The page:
Feminine Persons girlfriend schoolgirl granddaughter maidservant barmaid chairwoman milkmaid saleswoman shopwoman jurywoman policewoman she-devil

Common Persons friend schoolchild grandchild servant bar attendant chairperson salespeople shop assistant member of jury police devil

d) The masculine and feminine genders can be distinguished according to the context. • There are names for both the men and the women: accountant, clerk, doctor, driver, engineer, farmer, mechanic, secretary, teacher, writer, leader, Member of Parliament (MP), Prime Minister, captain, major, sergeant, champion. • Certain nouns have feminine forms which are seldom used, the masculine forms being common both for the men and the women. Examples of rarely used feminine forms: ambassadress, aviatrix, mayoress, poetess, lady doctor, female editor, woman journalist, woman MP.

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3). Gender of the nouns which indicate nationality and regional identity. • • Some nouns build the feminine by adding woman or girl at the end of the masculine word. Examples: an Englishman – an Englishwoman, a Dutchman – a Dutchwoman, a Scotsman – a Scotswoman Other nouns have a single form for masculine and feminine. Examples: African, American, Asian, Bulgarian, Egyptian, Fin, German, Greek, Italian, Pole, Portuguese, Romanian, Swiss etc.

4). Certain characteristics of the English gender system. a) The English language does not have specific articles for masculine, feminine or neuter, the indefinite article for all being a/an, the definite article the; b) In the English language there is no agreement between the noun and the adjective and there is rarely accordance between the noun and the verb in what concerns gender; c) There is the possibility of replacing the noun through the corresponding personal pronoun, possessive adjective or emphatic pronoun, the third person singular, masculine or feminine. Examples: The doctor has come, but she is late. Was your child wearing her red dress? The pupil was very proud of himself for having obtained a good mark. d) The objects and the animals are commonly replaced through the pronoun it, and only when they are personified or when we attach sentimental value to them they are called he or she. Examples: The bull has hurt its leg. We once had a nightingale in the garden: he doesn’t come anymore now. B2. Do the following exercises: a. Form feminine nouns from the following masculine nouns using the following suffixes: - ess, - ix, - a, -ine: actor, host, shepherd, administrator, sultan, god, lion, prior, negro, hero, prince, tiger, heir, waiter, director, prosecutor. b. Give the corresponding masculine nouns of the following feminine nouns, then give the generic term, if any: queen, woman, wife, daughter, nun, lady, sister, goose, bee, duck, granddaughter, bride, girlfriend, maid-servant, spinster, nurse, policewoman, lady-speaker. c. List the feminine nouns in the second column and the generic nouns in the third column so as to correspond to the masculine nouns in the first column: Hog Cock Hound Buck Bull Drone Stallion Fox Ram Stag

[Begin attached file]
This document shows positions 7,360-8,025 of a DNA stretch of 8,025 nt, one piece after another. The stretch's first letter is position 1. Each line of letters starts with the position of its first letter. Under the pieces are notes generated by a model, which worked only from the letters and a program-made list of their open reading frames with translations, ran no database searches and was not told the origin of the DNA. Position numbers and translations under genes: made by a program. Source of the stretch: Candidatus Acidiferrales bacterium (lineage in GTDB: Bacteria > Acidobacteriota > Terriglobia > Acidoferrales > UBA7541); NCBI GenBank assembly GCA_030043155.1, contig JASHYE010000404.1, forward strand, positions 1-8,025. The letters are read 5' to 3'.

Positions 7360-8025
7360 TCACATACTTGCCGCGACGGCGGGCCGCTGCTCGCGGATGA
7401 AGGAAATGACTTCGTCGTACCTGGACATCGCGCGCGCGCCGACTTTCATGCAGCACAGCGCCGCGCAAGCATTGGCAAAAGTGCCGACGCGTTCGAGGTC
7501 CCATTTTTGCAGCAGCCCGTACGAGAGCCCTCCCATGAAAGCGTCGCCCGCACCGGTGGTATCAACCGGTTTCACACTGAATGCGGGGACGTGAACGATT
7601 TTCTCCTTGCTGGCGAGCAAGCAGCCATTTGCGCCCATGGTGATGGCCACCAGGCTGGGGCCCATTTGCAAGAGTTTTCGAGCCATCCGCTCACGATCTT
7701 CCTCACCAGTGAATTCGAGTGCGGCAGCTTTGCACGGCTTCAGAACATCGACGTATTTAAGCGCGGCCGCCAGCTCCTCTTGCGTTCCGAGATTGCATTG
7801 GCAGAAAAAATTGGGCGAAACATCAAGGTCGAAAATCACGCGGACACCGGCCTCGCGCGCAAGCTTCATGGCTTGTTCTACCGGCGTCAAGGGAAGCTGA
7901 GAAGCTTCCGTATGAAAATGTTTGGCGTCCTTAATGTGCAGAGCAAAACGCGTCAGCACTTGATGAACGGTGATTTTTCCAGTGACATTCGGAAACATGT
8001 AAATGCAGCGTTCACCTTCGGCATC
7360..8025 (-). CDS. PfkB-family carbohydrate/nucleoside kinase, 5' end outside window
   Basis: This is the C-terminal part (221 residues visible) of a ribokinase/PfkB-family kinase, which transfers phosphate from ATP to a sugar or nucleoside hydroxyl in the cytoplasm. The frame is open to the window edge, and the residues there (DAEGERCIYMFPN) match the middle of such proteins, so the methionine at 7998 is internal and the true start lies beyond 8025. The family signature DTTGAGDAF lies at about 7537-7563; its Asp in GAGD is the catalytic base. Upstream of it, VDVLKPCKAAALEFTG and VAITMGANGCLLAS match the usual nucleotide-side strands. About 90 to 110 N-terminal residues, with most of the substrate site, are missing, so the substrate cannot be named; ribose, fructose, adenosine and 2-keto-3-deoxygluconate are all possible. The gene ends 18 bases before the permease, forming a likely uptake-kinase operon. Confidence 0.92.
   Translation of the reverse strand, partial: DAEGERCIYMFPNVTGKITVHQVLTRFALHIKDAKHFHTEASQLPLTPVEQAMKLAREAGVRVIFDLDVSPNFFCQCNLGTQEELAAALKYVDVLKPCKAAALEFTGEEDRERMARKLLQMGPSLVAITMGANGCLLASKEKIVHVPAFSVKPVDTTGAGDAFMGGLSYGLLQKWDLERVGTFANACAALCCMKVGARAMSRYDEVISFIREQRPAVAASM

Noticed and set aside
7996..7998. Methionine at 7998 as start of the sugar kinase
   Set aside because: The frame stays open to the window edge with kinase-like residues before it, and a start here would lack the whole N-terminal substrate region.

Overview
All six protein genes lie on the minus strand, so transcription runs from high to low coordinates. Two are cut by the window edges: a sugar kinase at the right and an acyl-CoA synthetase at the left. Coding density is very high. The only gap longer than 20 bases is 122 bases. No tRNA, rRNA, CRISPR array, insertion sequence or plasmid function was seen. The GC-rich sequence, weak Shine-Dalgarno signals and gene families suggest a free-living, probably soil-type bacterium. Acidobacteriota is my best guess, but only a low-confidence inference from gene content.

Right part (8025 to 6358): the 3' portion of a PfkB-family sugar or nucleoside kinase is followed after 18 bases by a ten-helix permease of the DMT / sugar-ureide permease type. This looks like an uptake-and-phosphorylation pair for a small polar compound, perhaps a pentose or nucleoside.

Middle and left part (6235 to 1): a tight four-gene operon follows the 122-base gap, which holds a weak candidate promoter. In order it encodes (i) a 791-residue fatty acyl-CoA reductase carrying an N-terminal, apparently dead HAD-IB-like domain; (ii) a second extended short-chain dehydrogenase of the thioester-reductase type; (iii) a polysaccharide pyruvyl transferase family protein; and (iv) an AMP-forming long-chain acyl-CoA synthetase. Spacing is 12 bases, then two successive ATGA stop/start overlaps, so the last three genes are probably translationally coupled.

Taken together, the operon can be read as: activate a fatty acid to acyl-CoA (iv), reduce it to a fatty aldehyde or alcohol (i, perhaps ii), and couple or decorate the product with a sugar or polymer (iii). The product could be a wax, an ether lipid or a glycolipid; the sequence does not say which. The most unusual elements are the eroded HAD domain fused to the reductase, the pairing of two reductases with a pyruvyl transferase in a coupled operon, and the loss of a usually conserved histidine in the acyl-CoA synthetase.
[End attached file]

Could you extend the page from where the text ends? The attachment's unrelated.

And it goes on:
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B3. Make a composition in which you should use as many of the following nouns as you can: son, nephew, uncle, father, brother, boy, husband, man, friend, student. Give a detailed picture either of a family or of a certain member of a family. B4. Translate into English: a. Translate the following sentences, paying attention to the gender of nouns and using the common gender as much as possible: 1. Ştiai că premiul a fost din nou cucerit de români? 2. Este cea mai modernă poetă a noastră. 3. Sora mea a jucat rolul prinţesei. 4. Ambasadoarea a rostit o cuvântare. 5. Era o fată bătrână foarte excentrică. 6. Nu cred că văduva de la parter este acasă. 7. Leoaica pe care ai văzut-o la circ a fost adusă din Africa. 8. A venit lăptăreasa azi? 9. Este plăcut când eşti servit de vânzătoare atât de politicoase. 10. Toate miresele sunt frumoase. 11. Ea este cea mai bună dactilografă din birou. 12. A insistat să fie consultată de o doctoriţă. 13. Mâncărurile italieneşti au fost pregătite de ajutoarea bucătarului. 14. Una dintre prietenele mele mi-a trimis acest tablou. 15. Singura funcţionară care ştie germană este acum în concediu. 16. O cunoşti pe verişoara mea Ana? 17. Când ziarista şi-a luat locul în sală, toată lumea votase. 18. M-am întâlnit cu elevele din clasa de fizică. 19. Bunica e mândră de copiii şi nepoţii ei. 20. Toţi membrii juriului – atât juraţii cât şi juratele – au fost de acord asupra verdictului. b. Translate the following text from La Medeleni by Ionel Teodoreanu. Pay attention to the nouns, especially to gender. Dacă ar fi intrat bunica în odaia fetiţelor şi-ar fi pus ochelarii şi, fără să atingă cu degetul nici şifoniera, nici cele două dulăpioare de lângă paturile de nuc, ar fi văzut că pic de colb nu-i nicăieri, nici muşte, şi-ar fi oftat cu uşurare; ar fi simţit mirosul de podele ceruite îmbinându-se cu aroma de răcoare păstrată doar în tihna caselor bătrâne unde iernează mere şi gutui şi ar fi clătinat din cap cu bunătate şi cu duioşie; şi s-ar fi aplecat cu multă trudă asupra paturilor neted învelite, şi dezvelind un colţ ar fi văzut că aşternutu-i de olandă şi că spălătoreasa-i vrednică, şi că-n dulapul rufelor mai e sulfină şi lavandă – şi-ar fi acoperit ea cu evlavie colţul descoperit; şi dacă ar mai fi deschis şi şifoniera şi-ar fi văzut păpuşile care-aşteptau emoţia fetiţelor premiate la examenul de clasa treia primară şi-ar fi luat bunica ochelarii de pe nas, ştergându-şi-i, ar fi făcut o cruce la icoana Preacuratei din părete, o alta deasupra încăperii – şi-ncetişor, încetişor, ar fi ieşit, şi s-ar fi dus … C. Renaissance was an era during which new ideas, institutions, beliefs, systems of thought appeared. Through the fact that they had the courage to question values and hierarchies, the Renaissance people very much resemble the human beings of our age. During this period, various and sometimes contradictory tendencies which we recognise in modern thinking were initiated. People questioned their relationships with God, their knowledge about the form of the universe and the form of the earth, their traditions and habits, even the possibility of man to understand the world. One of the most important philosophers of this age in England was Francis Bacon. In the spirit of Renaissance, he tried to write against prejudice, and he clearly set that there are four kinds